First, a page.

Step aside, superheroes. Here comes a real hero.
On Saturday at Comic-Con in downtown San Diego, Rep. John Lewis - an ally of Martin Luther King Jr. who has served 15 terms in Congress - led a march across the crowded exhibition hall. Trooping past Ghostbusters, Wonder Women and Batmen, the 76-year-old Lewis was greeted by applause.
Far from his Georgia district, Lewis was here to promote his memoir, a three-volume graphic novel. At Friday's Eisner Awards gala, "March: Book Two" was named "best reality-based work."
Lewis, who shared the honor with co-author Andrew Aydin and artist Nate Powell, is the first member of Congress to win an Eisner, one of the comic book industry's most coveted awards.
He also may be one of the few politicians who could wow this crowd, which is more accustomed to seeing fantastic beings than historic figures.
"John Lewis is one of the last living legends of the American civil-rights movement," said Melissa Agudelo, assistant principal at San Diego's KIPP Adelante Preparatory School. "It's giving me goose bumps to walk down a hallway with him."
"March: Book Three," which debuted here, covers the campaign for the Voting Rights Act . It recounts the March on Washington, where King delivered his "I Have a Dream" speech, and the subsequent march King led from Selma to Montgomery, Ala. The first attempt, March 7, 1965, ended when police attacked marchers with clubs and dogs on the Edmund Pettus Bridge, causing Lewis and more than a dozen others to be hospitalized.
Nationally broadcast scenes of this outrage put public opinion squarely behind the marchers. With federal protection, the journey resumed March 21. King, Lewis and the other protesters reached Montgomery on March 25. That fall, President Lyndon Johnson signed the Voting Rights Act.
On Saturday, Lewis wore a trench coat and a backpack, just as he had 51 years ago in Selma. He carried a similar message, too.
"It doesn't matter if you are African-American or Latino or white, if we are straight or gay. We are one people," Lewis told the audience in a Comic-Con conference room.
The Democratic congressman still uses some of civil-rights era tactics.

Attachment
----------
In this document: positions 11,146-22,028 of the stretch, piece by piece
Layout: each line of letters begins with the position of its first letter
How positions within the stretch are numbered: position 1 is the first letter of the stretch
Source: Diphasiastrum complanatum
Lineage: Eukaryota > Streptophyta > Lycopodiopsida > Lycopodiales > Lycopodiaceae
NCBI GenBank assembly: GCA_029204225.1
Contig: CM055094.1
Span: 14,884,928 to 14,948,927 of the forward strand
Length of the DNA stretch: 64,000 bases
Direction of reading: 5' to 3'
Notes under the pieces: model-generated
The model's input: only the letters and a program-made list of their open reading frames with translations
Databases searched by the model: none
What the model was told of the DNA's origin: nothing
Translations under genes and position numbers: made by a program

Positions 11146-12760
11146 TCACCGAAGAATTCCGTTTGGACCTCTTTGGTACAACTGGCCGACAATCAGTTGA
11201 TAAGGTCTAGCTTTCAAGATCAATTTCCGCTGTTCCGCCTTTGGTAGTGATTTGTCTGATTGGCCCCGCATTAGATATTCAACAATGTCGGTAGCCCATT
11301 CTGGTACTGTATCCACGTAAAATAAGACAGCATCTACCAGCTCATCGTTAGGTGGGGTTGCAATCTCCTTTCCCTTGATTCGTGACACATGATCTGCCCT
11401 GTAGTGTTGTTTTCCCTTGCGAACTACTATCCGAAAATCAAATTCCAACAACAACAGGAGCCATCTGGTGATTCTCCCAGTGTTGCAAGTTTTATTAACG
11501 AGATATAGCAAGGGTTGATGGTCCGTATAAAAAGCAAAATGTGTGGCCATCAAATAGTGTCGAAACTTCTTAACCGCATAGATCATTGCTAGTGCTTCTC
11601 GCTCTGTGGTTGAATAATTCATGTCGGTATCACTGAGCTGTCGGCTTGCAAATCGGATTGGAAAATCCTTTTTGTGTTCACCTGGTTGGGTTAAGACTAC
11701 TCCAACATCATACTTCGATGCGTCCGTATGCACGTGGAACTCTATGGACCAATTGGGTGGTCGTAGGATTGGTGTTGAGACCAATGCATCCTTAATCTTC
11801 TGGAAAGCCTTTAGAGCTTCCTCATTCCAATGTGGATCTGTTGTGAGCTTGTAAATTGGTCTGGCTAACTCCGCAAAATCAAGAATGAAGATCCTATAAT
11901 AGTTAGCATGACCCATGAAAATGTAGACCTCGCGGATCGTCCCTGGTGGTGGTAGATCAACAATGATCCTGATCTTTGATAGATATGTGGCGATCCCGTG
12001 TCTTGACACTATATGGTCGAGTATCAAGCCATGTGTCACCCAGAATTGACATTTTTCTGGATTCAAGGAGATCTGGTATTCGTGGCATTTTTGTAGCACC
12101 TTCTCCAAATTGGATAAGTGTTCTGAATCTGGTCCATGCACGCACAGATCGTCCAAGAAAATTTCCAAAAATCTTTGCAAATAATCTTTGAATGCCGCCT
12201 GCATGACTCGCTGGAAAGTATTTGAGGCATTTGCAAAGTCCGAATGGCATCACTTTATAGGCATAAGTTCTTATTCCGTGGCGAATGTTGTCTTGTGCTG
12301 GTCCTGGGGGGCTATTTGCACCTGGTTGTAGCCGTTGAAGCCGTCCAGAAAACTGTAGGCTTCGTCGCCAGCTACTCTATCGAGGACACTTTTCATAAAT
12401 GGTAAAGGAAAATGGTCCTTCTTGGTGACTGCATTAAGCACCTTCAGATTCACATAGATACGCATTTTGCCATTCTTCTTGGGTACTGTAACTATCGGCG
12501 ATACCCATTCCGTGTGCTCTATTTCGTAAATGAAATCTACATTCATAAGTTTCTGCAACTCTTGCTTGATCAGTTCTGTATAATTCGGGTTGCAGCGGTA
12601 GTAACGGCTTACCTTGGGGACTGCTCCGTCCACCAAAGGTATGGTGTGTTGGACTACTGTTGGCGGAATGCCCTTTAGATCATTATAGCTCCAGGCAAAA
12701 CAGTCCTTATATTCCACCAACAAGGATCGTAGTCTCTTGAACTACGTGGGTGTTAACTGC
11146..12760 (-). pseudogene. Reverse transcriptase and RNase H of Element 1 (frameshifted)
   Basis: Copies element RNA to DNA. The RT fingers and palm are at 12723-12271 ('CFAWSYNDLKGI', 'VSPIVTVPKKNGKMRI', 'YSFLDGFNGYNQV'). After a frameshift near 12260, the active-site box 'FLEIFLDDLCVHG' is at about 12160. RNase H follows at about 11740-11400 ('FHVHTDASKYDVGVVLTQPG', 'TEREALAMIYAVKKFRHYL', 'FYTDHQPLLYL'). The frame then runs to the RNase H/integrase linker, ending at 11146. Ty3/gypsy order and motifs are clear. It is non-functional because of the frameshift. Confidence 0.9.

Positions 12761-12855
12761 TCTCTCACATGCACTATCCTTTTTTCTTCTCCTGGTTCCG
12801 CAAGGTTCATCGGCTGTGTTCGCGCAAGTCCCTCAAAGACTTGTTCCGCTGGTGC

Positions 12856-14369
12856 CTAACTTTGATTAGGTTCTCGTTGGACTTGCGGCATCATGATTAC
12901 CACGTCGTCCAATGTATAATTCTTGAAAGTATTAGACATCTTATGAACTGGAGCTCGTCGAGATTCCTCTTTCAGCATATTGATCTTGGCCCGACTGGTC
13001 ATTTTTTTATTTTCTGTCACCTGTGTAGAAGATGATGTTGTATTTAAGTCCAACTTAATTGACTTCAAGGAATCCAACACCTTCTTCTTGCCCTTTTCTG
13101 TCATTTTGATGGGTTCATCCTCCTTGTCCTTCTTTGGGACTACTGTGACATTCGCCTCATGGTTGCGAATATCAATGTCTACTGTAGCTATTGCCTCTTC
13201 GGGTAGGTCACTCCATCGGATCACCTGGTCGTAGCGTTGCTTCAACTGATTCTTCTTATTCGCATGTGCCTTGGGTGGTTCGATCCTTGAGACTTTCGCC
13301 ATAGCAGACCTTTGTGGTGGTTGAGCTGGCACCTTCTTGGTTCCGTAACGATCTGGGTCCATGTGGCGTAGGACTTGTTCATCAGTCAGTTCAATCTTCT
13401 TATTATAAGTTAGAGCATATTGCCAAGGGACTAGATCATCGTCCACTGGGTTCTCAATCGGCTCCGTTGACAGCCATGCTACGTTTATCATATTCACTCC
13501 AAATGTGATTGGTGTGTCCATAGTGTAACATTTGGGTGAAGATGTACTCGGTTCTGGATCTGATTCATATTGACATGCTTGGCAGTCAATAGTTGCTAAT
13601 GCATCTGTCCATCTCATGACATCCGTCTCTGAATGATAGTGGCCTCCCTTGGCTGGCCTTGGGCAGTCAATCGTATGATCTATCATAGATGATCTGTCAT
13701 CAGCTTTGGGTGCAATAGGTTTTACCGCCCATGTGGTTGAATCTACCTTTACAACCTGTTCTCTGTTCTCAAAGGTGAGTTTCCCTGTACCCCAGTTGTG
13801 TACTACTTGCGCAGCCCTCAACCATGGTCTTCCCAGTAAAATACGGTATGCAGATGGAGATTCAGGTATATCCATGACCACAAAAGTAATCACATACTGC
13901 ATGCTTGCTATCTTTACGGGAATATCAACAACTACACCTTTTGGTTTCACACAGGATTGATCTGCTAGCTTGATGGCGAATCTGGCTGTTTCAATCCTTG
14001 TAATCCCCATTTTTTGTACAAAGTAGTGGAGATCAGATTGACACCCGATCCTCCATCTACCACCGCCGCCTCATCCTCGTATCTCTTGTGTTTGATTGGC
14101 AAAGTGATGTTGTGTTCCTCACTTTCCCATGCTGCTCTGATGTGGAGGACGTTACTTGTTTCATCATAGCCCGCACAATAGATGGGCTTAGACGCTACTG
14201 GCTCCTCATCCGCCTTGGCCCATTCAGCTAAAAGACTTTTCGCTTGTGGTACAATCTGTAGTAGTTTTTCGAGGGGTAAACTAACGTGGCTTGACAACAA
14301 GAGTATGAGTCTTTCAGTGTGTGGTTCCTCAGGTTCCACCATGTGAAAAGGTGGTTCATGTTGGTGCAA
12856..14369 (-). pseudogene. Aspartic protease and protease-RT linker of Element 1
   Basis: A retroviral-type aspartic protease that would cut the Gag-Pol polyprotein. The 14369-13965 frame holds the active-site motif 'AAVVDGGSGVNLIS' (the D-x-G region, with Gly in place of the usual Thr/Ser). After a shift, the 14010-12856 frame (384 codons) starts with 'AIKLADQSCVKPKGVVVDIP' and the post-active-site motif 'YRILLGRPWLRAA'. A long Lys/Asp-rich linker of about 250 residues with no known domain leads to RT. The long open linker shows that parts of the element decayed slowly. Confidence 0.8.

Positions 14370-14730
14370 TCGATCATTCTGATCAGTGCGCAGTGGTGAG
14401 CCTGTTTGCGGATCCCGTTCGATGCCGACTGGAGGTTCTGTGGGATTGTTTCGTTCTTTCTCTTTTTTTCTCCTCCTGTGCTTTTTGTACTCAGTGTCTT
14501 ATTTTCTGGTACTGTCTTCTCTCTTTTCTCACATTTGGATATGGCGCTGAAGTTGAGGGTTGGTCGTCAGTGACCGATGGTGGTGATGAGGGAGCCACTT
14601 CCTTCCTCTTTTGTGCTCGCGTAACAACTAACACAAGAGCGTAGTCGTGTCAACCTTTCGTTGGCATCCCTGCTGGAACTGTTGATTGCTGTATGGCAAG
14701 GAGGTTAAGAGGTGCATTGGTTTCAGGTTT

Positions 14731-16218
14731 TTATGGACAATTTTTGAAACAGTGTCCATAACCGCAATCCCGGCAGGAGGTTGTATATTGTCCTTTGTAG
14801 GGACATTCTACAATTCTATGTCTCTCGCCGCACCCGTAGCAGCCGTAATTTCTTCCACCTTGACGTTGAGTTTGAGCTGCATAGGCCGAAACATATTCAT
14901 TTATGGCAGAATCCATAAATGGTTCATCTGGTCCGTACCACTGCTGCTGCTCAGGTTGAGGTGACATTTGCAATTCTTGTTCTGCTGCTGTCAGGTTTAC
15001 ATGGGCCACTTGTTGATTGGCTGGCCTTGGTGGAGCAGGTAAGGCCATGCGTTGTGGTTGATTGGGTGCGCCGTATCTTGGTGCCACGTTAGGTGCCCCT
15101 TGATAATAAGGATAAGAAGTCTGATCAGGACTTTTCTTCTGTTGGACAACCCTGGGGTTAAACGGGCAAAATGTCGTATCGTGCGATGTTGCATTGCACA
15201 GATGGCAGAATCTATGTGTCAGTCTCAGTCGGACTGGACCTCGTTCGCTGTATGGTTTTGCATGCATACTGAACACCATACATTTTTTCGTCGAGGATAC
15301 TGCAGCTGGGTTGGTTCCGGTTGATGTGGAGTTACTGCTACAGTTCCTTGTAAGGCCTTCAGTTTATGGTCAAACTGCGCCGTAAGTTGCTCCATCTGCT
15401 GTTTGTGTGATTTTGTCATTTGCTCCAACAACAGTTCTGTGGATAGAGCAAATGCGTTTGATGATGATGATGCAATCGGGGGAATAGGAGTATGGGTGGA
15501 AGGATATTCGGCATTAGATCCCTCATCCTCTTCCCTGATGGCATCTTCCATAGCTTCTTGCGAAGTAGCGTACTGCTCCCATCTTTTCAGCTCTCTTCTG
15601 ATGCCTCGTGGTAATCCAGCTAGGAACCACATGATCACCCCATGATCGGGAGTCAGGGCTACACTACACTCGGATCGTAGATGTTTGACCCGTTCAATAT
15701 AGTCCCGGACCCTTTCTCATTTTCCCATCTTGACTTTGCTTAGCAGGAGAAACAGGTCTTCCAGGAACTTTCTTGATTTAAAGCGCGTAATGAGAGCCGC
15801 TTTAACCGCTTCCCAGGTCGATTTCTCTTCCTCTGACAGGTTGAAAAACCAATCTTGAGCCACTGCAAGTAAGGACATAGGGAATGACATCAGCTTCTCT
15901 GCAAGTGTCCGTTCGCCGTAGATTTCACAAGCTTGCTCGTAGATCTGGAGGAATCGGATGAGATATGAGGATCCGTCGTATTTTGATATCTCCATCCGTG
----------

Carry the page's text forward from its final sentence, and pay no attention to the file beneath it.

Last month, he led a congressional sit-in after House Speaker Paul Ryan, R-Wisc., blocked a vote on gun safety legislation after a terrorist fatally shot about 50 people at Pulse, a gay nightclub in Orlando, Fla.
While Ryan and others denounced the sit-in as a "publicity stunt," Lewis said sometimes Americans need to engage in civil disobedience.
"When you see something that is not right, not fair, not just," he said, "you have to do something about it."
His audience Saturday included more than 60 San Diego schoolchildren, plus dozens of teachers and administrators led by Cindy Marten, superintendent of the San Diego Unified School District.
"It resonates today, his message, especially in our polarized society," Marten said.
While fantasy is always in full flower at Comic-Con, reality had a strong presence, too. NASA scientists and astronauts appeared on two panels, one to discuss the potential for a mission to Mars and a second to praise "Star Trek" as a source of inspiration.
It was a big day as well for another form of reality: virtual. Murrieta's Karen Rundle waited for two hours to be terrified by "American Horror Story Fearless VR," a 10-minute immersion into FX's television series.
"My daughter has already gone in and she said, 'It'll be scary for you, Mom,'" Rundle said. "But you don't get to experience this kind of stuff every day."
Just as you don't always get to meet your heroes, super or otherwise. Halo Aparicio, an 8-year-old from San Marcos, was thrilled to have her photo taken with two men in blue: San Diego police Officers Tim McGarry and Tom Parrila.
"They help us," she said. "And they have cool badges."